Cat wanted for Scottish Parliament mice problem

'Chief mouser' Larry on patrol in Downing Street ' Holyrood could soon see its own feline pest controller. Picture: Getty
'Chief mouser' Larry on patrol in Downing Street ' Holyrood could soon see its own feline pest controller. Picture: Getty
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There’s been a moose, loose aboot Queensberry Hoose. There have also been sightings in Holyrood’s Garden Lobby, the MSPs’ restaurant and the Scottish Parliament toilets.

The increasingly brazen activities of the parliamentary mice have led to bid to persuade the Holyrood authorities to get a resident cat to work as a pest control officer.

The prospect of Holyrood acquiring its own moggy was raised by the SNP MSP Christine Grahame, who has asked the Scottish Parliament’s Corporate Body (SPCB) to get a cat to rid the building of mice.

Ms Grahame has tabled a question to the SPCB asking it “whether it will consider procuring a resident cat as humane mouse deterrent”.

Should the SPCB take up Ms Grahame’s proposal, the Scottish Parliament will follow in a great tradition of political cats spanning Dick Whittington’s rise to London Lord Mayorship to Humphrey, the famous Downing Street mouser who passed away in 2006. The job of “chief mouser” now rests with Larry, a brown and white tabby.

In typically patriotic fashion, Ms Grahame has suggested that the cat should be named “William Wallace or Robert the Bruce” so that it can send the mice away “tae think again”.

Ms Grahame, MSP for Midlothian South, Tweeddale and Lauderdale, yesterday insisted that her proposal for a parliamentary cat was a serious one.

“I hope they take my suggestion seriously. I am not talking about having a cat wandering around during the day when people are working at the parliament, but it would be good to get one in at night,” she said.

“The mice would smell the cat and would soon get the message. A cat would be better than using traps or poison.”

Her proposal was triggered by a spate of recent mouse sightings. Ms Grahame saw one in the garden lobby, whilst there has also been a reported sighting in the Members’ Restaurant.

Earlier this week, there was a minor stushie when three mice were patrolling outside the ladies’ loos in Queensberry House near the parliamentary bar.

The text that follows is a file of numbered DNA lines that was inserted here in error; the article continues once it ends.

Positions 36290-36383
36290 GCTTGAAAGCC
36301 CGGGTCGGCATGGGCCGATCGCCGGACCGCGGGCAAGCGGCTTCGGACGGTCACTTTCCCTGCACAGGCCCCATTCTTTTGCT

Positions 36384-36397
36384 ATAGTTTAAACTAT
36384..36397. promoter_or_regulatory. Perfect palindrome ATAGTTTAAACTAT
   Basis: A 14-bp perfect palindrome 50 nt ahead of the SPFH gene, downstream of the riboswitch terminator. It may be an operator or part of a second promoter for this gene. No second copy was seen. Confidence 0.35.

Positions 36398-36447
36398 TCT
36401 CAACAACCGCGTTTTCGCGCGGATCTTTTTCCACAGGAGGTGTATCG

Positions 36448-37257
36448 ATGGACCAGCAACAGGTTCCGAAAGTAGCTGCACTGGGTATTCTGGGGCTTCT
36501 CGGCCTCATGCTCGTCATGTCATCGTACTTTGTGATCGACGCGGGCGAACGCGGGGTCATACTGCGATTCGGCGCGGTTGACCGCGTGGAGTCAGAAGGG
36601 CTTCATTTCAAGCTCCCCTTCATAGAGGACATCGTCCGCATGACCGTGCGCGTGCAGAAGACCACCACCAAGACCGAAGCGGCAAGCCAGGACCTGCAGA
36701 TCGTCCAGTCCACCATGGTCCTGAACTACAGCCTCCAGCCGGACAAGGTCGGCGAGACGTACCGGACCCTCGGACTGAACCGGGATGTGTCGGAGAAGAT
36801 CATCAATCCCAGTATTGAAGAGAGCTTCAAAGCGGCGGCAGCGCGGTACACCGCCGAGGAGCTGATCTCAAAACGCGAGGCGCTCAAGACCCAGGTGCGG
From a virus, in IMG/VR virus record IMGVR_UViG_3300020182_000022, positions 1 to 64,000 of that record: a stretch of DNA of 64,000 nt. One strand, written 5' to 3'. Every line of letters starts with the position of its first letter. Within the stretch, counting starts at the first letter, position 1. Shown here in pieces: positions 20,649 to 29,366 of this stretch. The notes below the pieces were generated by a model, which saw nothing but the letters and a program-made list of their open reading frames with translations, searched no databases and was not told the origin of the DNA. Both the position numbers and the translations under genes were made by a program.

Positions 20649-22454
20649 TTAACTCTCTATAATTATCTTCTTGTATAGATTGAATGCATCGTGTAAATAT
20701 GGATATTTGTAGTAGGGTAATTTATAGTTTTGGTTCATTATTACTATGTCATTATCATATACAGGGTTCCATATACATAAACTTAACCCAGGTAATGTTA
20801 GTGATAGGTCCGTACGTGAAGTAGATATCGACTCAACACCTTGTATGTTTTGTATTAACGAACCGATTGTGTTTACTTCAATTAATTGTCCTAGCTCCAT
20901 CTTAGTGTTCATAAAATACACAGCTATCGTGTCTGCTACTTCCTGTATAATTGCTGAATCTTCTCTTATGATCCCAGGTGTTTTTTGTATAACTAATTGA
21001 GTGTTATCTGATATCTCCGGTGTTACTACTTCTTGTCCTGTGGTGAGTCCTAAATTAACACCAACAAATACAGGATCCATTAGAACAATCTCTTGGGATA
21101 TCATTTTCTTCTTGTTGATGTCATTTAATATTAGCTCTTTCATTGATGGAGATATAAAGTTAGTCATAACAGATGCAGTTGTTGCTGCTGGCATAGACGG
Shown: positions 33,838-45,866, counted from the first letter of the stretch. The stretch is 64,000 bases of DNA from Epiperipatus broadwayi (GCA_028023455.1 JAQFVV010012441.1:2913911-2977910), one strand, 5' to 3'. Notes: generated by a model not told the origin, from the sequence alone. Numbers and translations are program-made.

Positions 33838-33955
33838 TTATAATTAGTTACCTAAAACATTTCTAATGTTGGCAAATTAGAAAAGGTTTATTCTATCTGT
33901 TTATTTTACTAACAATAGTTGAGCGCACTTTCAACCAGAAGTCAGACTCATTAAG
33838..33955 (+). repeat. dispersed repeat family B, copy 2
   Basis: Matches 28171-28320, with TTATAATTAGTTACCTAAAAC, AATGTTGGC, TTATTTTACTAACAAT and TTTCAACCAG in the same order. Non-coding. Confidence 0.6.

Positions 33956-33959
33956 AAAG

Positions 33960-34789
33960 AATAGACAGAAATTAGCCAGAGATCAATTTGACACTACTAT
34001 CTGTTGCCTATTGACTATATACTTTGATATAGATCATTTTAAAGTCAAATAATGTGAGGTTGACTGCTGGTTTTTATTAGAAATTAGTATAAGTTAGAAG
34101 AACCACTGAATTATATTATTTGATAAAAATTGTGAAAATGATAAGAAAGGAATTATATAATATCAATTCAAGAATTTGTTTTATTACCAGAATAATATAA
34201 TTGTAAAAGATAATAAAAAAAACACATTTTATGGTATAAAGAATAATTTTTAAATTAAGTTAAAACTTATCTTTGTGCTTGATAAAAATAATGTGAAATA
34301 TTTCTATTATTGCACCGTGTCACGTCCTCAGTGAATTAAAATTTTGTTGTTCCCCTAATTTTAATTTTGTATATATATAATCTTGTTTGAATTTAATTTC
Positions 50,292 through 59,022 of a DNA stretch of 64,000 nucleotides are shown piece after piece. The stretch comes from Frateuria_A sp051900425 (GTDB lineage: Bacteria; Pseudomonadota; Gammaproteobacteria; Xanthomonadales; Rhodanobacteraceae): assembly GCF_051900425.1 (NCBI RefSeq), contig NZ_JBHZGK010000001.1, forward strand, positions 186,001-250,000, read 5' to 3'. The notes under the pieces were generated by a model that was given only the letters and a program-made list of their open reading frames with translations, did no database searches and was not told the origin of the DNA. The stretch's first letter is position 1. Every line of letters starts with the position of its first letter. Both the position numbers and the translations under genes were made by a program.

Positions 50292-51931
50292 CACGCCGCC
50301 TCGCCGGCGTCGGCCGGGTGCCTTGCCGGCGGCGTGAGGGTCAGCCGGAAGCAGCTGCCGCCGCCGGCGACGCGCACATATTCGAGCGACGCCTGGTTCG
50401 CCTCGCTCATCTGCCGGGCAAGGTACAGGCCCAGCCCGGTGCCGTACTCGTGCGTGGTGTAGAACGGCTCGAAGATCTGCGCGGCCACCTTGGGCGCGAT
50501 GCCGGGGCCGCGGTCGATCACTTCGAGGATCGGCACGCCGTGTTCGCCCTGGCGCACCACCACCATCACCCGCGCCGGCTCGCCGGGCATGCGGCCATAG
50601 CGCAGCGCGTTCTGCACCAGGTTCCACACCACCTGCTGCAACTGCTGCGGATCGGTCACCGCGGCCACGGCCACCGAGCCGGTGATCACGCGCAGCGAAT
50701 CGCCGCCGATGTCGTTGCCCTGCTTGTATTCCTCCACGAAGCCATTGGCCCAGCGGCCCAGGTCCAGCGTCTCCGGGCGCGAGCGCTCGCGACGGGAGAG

As the convener of the Cross Party Group on Animal Welfare, Ms Grahame was keen to emphasise that the cat would be used as a “humane deterrent”. She also said the parliament would make a good home for a rescue cat.

Having observed the fall-out from the ladies’ toilet incident while she was in the bar on Tuesday night, Ms Grahame was in little doubt that something needs to be done to tackle the problem.

“The numbers of mice are increasing,” she said. “Of course, you are unlikely to get rid of them completely. The parliament was built on a brewery and there must be loads of them. They don’t seem to be frightened of MSPs anyway.”

A cat lover herself, Ms Grahame has two feline friends called Newtown and Boswell. They are named after the Borders town of Newtown St Boswells where they came from as rescue cats.

Ms Grahame’s hopes of a parliamentary cat are high given that a precedent for introducing a predator to scare off pests has already been created at Holyrood – albeit outside.

In 2009, four peregrine falcons and four hawks were brought in to prevent pigeons nesting on the £431 million building and causing a nuisance in the surrounding area.

Last night, a spokesman for the Scottish Parliament attempted to play down Holyrood’s mouse problem, saying: “We can’t pre-empt what the SPCB will make of Christine Grahame’s cat suggestion, but like most city-centre premises, we already have measures in place to keep mice at bay.

“We have traps positioned around the building, mainly in the basement plant rooms, where it is warm and more likely to attract mice.

“In practice, there are few signs of mice in the building.”

Political cats

Dick Whittington’s cat The folk tale recounts that Whittington bought a cat to get rid of the rats in his bedroom in his rags-to-riches journey to become Lord Mayor of London.

Humphrey Named after Sir Humphrey Appleby – the mandarin immortalised in Yes Prime Minister –Humphrey was a fixture at Downing Street until it was mysteriously “retired” in 1997 amid rumours that Cherie Blair was allergic to cats, above.

Sybil In 2007, the job of Downing Street mouser passed to Sybil, a black and white cat owned by then-UK chancellor, Alistair Darling, and his wife, Margaret. They brought Sybil — named after Prunella Scales’ character Fawlty Towers — from their home in Edinburgh.

Socks was better-known stateside as the official “first cat” of the US under then-US president Bill Clinton. Socks — a stray cat — was named by Clinton’s daughter Chelsea.

Larry is the current 10 Downing Street cat — popularly known as the ‘chief mouser’ to the Cabinet Office.